Son of Merlin #1 took me immediately back to the late 1990s when Matt Hawkins launched his Lady Pendragon universe for Image. That’s basically what this is, just updated for current times.
First off, Robert Place Napton was a great choice for writer for this series. He’s got the experience doing this kind of book, and that helps a lot. What I liked about this comic is that it’s Merlin and Morgan in modern times. They’re not pulled through a portal and are now fish out of water; instead, they’ve been living continuously from ancient times right up until now. And, from the looks of things, they’ve been fighting a war since they first became enemies. Now, this book IS called The Son of Merlin, so obviously, the son of Merlin actually comes into play in this issue. As much fun as I had with this book, Merlin’s son turns out to be the fish out of water in this book. It’s the typical “I’m a man of science, I don’t believe in magic” that we’re seen in a lot of comics before this, so I hope that future issues steer away from that.
Thun’Da #1 Written by Robert Place Napton
Art by Cliff Richards
Colored by Esther Sanz
Letters by Marshall Dillion
Cover by Jae Lee
Thun’Da Created by Frank Frazetta Dynamite Entertainment
Release Date: August 8, 2012
Cover Price: $3.99
I have to admit, I don’t know anything about the main character of this book, and I’m guessing, neither do you. But, that’s a GOOD THING. Because Thun’Da #1 is ALL intro, and believe me, it’s one heck of a ride.
Writer Robert Place Napton does a really good job here of writing this first issue as almost a silent issue, but there’s a purpose for that, unlike so many comics that are just trying to copy the infamous GI Joe #21. First, we’re introduced to our hero under extreme circumstances. VERY extreme. From there, it only gets worse. It’s safe to say that he’s thrust into a world that even he doesn’t believe exists. Someplace where he’s got to survive on barely his wits alone. What’s even more entertaining is that he has no memory of who he is, where he’s from, or what he can do. So, he’s basically coming at this whole story from the audience’s point of view, which is really refreshing. I found this comic to be a very fun read.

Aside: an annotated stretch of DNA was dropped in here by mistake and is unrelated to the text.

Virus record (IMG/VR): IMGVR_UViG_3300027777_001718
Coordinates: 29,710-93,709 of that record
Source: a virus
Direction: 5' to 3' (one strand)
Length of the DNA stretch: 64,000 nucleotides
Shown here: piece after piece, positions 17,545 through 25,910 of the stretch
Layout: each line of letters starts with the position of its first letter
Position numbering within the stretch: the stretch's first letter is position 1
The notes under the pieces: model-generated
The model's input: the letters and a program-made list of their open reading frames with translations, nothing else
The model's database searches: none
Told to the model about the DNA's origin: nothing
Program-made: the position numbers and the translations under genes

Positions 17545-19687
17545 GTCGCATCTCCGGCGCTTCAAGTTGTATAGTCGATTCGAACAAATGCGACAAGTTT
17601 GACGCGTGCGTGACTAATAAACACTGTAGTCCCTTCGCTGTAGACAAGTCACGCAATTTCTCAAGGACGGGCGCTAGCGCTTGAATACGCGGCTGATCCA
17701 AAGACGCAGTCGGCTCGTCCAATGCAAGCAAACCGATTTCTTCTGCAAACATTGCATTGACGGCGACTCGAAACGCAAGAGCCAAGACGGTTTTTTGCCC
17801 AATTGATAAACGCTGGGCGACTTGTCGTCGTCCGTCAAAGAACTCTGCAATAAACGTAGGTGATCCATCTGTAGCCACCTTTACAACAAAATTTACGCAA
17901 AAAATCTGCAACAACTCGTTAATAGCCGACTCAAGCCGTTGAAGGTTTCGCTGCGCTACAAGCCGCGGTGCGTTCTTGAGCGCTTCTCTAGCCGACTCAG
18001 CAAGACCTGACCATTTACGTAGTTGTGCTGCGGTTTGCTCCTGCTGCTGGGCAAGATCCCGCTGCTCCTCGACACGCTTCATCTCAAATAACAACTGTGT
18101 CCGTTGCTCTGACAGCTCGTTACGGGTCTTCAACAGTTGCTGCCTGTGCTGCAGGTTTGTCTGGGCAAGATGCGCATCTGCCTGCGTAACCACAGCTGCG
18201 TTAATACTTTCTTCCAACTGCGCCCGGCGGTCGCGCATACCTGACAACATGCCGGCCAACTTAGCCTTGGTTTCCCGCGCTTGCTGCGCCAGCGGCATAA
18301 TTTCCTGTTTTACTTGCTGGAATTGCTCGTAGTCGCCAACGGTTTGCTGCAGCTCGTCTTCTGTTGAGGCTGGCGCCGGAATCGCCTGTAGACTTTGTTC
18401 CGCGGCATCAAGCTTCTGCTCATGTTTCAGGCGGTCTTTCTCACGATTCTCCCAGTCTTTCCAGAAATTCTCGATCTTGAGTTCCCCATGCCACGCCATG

One of my favorite independent comic publishers in recent years has been Dynamite Entertainment. They have not disappointed me with any of their titles, so I decided to check out Warriors of Mars #1 to see what it was about.
The story is about a man from Earth named Gullivar Jones who is an officer in the Navy from New York City. Jones, wishing that he didn’t have to live in the corrupt world he lives in, is transported to Mars. When he first arrives he meets local townsman from the city of Seth who then tell him to meet the king. While meeting the king, the city comes under attack in which the king’s daughter falls into a canal of water and Jones rescues her winning favor with the king.
I’m usually not a big fan of spin-off books, but I was pleasantly surprised by this comic. Set 100,000 years before John Carter arrives on Mars, Warlord of Mars: Fall of Barsoom #3 is actually an interesting story about the history of the planet Mars and its inhabitants.
A lot of spin-off or tie-ins tell the stories set 1 day or 5 minutes before the beginning of the movie, or you’re stuck with between the scenes stuff, where you already know the outcome of the story and immediately think “Wait, why am I reading this again?” But writer Robert Place Napton does a nice job of telling a tale that is very independent from the story of John Carter that we’ve all read before. This is legitimately a fun, exciting story on its own, just set in the John Carter “universe.”
Warlord of Mars: Fall of Barsoom #2 Written by Robert Place Napton
Illustrated by Roberto Castro
Colored by Alex Guimaraes
Lettered by Simon Bowland
Covers by Joe Jusko, Francesco Francavilla
Release Date: August 31, 2011
Cover Price: $3.99
“100,000 years before John Carter first arrived on Mars…” I present to you Warlord of Mars: Fall of Barsoom #2. The atmosphere is depleted and the only way for the races of Mars to survive is to artificially create a new one. Of course, it would be easier if they weren’t constantly trying to kill one another.
I have to say this has to be the most unfriendly read I have had in a long while. Between the lack of a lead-in and the overabundance of storylines, I was thrown into a mess of a comic. I quoted the entire printed premise at the beginning of this review, by the way. Given that I was very familiar with the the original books, I felt I would be able to catch up quickly and obtain some semblance of the plot. I was mistaken.